The body needs certain nutrients called vitamins, which are derived from food, to remain healthy and disease free. Metabolism, normal growth and general good health all depend on vitamin intake. Vitamins perform the important function of metabolizing other nutrients to start reactions in the body and provide energy. The United States Department of Agriculture or USDA has specified the minimum requirement of vitamins by the body.
Classes of Vitamins
Vitamins are classified into two types based on their solubility. Vitamins A, E, D and K are known as fat soluble vitamins, which can be stored in the body. Fat soluble vitamins contain hydrogen, carbon and oxygen.
Vitamin C or ascorbic acid and vitamins of the B group are water soluble vitamins, which cannot be stored in the body. Apart from hydrogen, carbon and oxygen, these vitamins contain nitrogen and sometimes sulfur. Vitamin B includes vitamin B1 or thiamine, vitamin B2 or riboflavin, vitamin B3 or niacin, vitamin B5 or pantothenic acid, vitamin B6 or pyridoxine, vitamin B7 or biotin, vitamin B9 or folate/folic acid and vitamin B12.
General Functions of Vitamins
Vitamins play a major role in the digestion and metabolism of food consumed. They enable the nutrients to be metabolized and absorbed, while converting fats and carbohydrates into energy. Moreover, they combine with proteins and produce enzymes. Vitamins are required for the production of antibodies and thus ensure a strong immune system. Finally, they help to form blood cells, bones, chemicals and hormones of the nervous system, and also bind tissues and strengthen cells.
Specific Functions of Different Vitamins
While all the vitamins have general functions, some vitamins perform specific functions. Vitamin A is required for good vision, healthy cells and bones, strong immunity, healthy skin and body linings and reproductive health. The group of B complex vitamins is essential for a number of bodily functions and converting food into energy. Further, each one of the group has special functions. Vitamin B1 converts carbohydrates into energy, while Vitamin B2 works with the other B vitamins to enable growth and release energy. Vitamin B3 aids digestion and maintains a healthy nervous system and skin. Pantothenic acid and biotine are required for metabolism and growth, and Vitamin B6 is needed for formation of red blood cells and brain functions. Folate/folic acid is responsible for protein production, RNA and DNA, so it is essential at every stage of life. Vitamin B12 also forms blood cells, and is required for metabolism and a healthy central nervous system.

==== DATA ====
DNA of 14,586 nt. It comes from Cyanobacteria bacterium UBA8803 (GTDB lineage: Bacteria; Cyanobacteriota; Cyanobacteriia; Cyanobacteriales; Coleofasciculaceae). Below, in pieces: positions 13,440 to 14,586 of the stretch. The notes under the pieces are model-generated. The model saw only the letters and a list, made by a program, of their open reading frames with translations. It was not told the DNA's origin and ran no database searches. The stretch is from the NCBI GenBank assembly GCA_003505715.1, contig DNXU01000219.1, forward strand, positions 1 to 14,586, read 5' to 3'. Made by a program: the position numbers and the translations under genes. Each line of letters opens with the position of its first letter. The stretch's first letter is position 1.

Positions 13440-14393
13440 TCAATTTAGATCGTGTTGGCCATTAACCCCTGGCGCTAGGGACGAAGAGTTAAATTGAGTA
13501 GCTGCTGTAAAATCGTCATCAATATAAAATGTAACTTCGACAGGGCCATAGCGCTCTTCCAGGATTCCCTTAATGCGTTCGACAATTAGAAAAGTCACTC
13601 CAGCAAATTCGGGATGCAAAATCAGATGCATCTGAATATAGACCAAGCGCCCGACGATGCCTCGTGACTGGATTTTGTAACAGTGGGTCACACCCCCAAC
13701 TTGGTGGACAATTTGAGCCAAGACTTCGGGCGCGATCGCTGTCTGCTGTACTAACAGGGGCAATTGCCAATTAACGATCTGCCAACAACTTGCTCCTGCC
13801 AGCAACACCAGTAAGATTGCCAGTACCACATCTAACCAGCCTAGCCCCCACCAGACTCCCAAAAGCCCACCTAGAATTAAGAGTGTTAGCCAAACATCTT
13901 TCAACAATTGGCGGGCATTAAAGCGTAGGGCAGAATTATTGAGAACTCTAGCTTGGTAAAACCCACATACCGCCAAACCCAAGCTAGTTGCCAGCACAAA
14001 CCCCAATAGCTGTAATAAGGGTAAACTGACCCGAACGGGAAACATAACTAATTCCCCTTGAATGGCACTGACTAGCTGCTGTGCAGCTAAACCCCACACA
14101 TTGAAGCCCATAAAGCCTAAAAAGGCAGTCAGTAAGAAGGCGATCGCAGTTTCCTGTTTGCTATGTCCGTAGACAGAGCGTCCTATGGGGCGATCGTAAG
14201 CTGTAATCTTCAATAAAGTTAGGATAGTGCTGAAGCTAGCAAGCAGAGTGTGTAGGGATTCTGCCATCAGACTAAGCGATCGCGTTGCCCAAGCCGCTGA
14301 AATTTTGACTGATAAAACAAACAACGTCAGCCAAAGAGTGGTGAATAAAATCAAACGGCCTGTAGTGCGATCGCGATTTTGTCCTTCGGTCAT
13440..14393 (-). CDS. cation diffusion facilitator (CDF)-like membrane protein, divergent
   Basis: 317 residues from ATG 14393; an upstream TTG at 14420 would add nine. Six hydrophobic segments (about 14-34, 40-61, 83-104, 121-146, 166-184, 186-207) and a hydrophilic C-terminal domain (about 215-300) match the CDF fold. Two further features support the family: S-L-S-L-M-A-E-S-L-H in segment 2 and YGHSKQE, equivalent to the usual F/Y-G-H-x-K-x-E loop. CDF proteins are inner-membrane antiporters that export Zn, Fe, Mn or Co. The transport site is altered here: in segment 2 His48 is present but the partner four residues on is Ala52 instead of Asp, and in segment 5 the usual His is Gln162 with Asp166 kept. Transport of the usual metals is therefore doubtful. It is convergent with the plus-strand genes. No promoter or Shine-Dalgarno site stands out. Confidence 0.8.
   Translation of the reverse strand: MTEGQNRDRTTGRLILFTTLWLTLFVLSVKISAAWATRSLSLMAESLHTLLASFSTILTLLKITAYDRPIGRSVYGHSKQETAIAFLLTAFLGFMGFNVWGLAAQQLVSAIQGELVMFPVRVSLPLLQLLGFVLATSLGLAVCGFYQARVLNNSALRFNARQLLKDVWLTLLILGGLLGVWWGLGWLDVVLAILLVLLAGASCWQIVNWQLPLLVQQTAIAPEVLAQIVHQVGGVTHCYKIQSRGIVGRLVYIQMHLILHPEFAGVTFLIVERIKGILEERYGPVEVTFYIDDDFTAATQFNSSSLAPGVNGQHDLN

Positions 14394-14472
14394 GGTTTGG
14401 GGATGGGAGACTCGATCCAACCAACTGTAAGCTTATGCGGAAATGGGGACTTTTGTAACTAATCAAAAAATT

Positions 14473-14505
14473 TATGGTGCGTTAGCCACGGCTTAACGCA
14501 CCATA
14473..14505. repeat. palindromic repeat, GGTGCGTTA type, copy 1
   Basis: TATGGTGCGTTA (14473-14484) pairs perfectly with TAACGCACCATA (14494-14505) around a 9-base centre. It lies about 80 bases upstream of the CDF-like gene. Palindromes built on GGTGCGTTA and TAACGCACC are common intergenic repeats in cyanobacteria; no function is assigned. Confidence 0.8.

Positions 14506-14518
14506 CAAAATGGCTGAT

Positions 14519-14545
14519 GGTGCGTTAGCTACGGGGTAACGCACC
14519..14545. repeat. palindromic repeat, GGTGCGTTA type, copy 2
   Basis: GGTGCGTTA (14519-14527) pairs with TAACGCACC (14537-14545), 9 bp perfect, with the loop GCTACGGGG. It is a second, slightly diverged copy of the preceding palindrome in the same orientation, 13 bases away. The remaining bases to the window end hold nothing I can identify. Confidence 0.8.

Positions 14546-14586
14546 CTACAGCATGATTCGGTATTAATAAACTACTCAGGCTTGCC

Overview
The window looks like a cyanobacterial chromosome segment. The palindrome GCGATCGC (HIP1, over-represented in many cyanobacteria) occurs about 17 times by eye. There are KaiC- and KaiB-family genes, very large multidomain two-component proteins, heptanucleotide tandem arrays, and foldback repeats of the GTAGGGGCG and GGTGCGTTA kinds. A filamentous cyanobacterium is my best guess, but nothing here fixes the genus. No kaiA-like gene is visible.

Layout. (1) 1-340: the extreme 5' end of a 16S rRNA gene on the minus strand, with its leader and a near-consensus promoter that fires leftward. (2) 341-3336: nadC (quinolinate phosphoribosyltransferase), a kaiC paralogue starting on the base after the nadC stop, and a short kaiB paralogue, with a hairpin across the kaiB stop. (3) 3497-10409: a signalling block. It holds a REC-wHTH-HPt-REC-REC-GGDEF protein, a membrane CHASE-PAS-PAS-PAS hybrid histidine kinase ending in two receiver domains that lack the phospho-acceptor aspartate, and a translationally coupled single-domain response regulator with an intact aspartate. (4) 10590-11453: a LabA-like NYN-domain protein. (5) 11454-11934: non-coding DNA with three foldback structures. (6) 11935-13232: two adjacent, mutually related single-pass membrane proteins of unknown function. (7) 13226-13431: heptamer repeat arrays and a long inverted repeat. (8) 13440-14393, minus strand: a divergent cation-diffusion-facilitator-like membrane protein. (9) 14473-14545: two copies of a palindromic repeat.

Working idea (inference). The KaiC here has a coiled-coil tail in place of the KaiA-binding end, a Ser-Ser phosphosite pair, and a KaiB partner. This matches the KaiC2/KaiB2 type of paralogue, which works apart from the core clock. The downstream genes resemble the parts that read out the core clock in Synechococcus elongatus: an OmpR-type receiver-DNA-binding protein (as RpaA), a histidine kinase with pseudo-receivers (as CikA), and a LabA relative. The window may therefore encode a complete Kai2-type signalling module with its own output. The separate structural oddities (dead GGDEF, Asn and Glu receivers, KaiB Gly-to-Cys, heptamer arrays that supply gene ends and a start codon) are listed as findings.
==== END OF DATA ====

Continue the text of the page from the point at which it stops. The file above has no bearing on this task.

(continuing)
Vitamin C, like vitamins A and E, is an antioxidant vitamin, and is responsible for strong bones, healthy blood vessels and skin and a strong immune system. Moreover, it builds and maintains tissues. Vitamin D plays a major role in preventing auto immune diseases, and also bone loss and osteoporosis by controlling the calcium levels in the blood. This is because it helps calcium to be properly absorbed by the body, and regulates the rate at which it is excreted. Vitamin E is often called the anti-aging vitamin, as it protects intracellular membranes and prevents tissue damage caused by harmful free radicals. Apart from its protective functions, vitamin E reduces the risk of liver related diseases like jaundice and combats the harmful side effects of prolonged use of antibiotics. Finally, vitamin K aids clotting of blood and metabolism of the bones.
Vitamins are substances required for a multitude of functions and the health of all the organs and systems of the body. Both fat soluble and water soluble vitamins perform some general functions like boosting metabolism and immunity, while each vitamin also has specific functions.